Commercial Court rules against the incorporation of a "follow the leader" clause into a facultative reinsurance contract

(2005-06-02) Addleshaw Goddard


In American International Marine Agency of New York Inc (2) American Home Assurance Co v Christine E Dandridge (sued on her own behalf & on behalf of all other underwriters subscribing to the contract of insurance) (2005), the Commercial Court held that an "incorporation provision" in a reinsurance agreement did not incorporate a "follow the leader" clause set out in the underlying insurance binder.

Background: The Claimants insurance companies had a 15% participation in a hull and machinery policy lead by Axa Global Risks, which they had reinsured with the Defendants under a facultative reinsurance providing cover for total loss. The terms of the Claimants' participation were set out in an insurance binder which post-dated the reinsurance. The binder contained a "follow the leader" clause ("Following French Market Leaders (Axa Global Risks) in all respects, including rates and claims but excluding ex gratia") which was not in the terms governing the rest of the market.

On 9 September 2000, one of the vessels covered under the policies ran aground and was declared a total loss. Shortly before the incident, and in breach of the terms of the underlying policy, the vessel had been re-classified. Axa had agreed orally to continue providing cover despite the change of classification prior to the incident, which they confirmed in writing on 13 September 2000, when they also acknowledged that the value of the vessel had been reduced from US$2.5million to US$1.5million. The Claimants took the view that they were bound by Axa's decisions under the terms of the "follow the leader" clause. They therefore paid US$225,000 towards the claim and sought recovery of their outlay from the Defendants under the terms of the reinsurance.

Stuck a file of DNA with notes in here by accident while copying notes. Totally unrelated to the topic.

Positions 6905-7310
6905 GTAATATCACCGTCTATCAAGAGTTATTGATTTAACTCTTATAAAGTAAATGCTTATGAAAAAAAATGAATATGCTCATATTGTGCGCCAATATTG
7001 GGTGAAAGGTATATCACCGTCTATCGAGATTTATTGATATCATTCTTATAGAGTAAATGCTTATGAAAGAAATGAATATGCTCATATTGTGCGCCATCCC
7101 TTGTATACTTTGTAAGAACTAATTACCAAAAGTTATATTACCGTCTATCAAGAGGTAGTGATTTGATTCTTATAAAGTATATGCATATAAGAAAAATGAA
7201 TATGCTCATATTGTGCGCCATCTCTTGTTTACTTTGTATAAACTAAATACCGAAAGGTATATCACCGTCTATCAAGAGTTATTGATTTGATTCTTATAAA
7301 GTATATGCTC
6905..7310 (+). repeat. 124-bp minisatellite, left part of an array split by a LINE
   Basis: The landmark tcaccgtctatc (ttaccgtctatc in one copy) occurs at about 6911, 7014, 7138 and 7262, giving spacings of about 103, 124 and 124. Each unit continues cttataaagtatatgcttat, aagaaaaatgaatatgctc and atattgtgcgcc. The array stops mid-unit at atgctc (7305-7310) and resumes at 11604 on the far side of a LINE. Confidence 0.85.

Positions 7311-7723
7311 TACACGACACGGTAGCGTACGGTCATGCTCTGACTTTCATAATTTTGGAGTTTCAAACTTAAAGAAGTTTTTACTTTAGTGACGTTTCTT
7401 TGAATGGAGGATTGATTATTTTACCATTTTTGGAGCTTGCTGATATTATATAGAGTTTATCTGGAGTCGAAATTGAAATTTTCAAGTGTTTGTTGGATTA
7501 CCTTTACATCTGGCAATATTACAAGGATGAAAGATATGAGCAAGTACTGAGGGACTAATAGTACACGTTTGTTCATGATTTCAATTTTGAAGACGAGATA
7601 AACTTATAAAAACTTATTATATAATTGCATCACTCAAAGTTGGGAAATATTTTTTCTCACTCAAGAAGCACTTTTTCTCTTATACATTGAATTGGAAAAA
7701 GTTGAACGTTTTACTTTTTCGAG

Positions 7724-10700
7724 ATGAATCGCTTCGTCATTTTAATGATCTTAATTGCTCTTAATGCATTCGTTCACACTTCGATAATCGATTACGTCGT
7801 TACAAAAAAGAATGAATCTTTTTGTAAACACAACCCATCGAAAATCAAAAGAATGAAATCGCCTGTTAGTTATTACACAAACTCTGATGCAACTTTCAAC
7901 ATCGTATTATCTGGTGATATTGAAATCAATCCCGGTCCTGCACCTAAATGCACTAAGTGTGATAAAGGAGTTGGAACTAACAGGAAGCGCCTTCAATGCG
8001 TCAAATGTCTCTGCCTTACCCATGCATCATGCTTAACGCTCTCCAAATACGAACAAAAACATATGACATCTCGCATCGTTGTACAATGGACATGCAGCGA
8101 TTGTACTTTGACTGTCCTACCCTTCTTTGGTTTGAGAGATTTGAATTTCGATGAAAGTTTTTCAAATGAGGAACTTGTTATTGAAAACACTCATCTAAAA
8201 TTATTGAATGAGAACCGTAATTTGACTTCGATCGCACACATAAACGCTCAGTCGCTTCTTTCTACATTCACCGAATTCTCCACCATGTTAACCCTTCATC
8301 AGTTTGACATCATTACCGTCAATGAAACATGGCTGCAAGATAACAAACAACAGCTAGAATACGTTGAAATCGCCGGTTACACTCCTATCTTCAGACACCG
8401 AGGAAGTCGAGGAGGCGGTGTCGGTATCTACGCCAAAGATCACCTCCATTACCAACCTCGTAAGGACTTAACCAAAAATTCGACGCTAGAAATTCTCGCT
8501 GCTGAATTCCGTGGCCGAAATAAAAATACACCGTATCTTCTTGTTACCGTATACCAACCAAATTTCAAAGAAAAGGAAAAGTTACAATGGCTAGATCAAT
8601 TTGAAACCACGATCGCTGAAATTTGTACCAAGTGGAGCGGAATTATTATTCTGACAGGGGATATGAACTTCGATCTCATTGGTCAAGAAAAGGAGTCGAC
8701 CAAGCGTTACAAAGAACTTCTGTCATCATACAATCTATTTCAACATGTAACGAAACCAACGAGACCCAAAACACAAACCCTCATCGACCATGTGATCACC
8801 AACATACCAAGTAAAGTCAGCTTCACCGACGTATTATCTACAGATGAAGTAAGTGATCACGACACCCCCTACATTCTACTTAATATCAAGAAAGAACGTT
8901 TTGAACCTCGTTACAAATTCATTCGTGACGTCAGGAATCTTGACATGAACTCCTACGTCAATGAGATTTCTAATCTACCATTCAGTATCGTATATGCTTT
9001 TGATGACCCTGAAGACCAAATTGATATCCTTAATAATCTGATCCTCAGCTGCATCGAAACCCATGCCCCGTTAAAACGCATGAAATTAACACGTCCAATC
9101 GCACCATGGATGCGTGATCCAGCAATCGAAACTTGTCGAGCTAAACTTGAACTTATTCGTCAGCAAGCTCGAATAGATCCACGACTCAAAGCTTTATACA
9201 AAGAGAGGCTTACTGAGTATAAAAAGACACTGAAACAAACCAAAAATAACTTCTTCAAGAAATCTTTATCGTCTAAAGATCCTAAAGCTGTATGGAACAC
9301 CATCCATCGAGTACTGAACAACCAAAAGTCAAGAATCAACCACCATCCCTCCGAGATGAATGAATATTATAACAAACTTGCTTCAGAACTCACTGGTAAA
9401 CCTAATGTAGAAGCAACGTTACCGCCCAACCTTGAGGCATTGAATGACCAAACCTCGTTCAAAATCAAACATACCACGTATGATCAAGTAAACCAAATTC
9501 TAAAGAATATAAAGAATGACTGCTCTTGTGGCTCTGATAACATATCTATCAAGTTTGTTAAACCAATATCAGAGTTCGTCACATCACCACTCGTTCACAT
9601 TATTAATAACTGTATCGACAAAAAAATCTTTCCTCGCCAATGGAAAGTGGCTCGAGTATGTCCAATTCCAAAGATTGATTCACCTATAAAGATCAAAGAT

Issues: It was common ground between the parties that the re-classification and re-valuation of the vessel were breaches of the reinsurance which would have discharged the Defendants. However, the Claimants argued that an "incorporation provision" ("subject to the same clauses and conditions and against the same perils as in the original policy or policies but only against the Risks of [Total Loss]") in the reinsurance meant that the reinsurers were also bound by the "follow the leader" clause in the underlying i.e. the reinsurers were also bound by Axa's decisions and therefore estopped from relying on the re-classification and re-valuation to reject the Claimants' claim.

Decision: Richard Siberry QC held that:

The general words of incorporation referred to the underlying insurance as a whole and not the binder. Since the "follow the leader" clause was included in the binder but not in the other terms of the underlying, it could not have been incorporated into the reinsurance.
In any event, none of the criteria for incorporation as set out in HIH General Casualty and Insurance Ltd v New Hampshire Insurance Co (2001) (whether the provision was germane to the reinsurance, whether it made sense in the context of the reinsurance, whether it was consistent with the express terms of the reinsurance and whether it was apposite to the reinsurance) were met.
Richard Siberry QC pointed out that Axa were not of course the leader of the reinsurance and that the reinsurers had no contractual relationship with Axa whatsoever. This was not for example, a case where the lead reinsurer had paid and the Claimants were seeking to argue that the "follow the leader" clause as incorporated into the reinsurance compelled the following reinsurance market to pay.

In any case we would question whether general words of incorporation can incorporate a "follow the leader" clause in an underlyng policy, given that the clause concerns the relationship between the leader and its market. It seems to us that such a clause is specific to the underlying insurance, and therefore would not be considered as being "germane" or "apposite" to the reinsurance.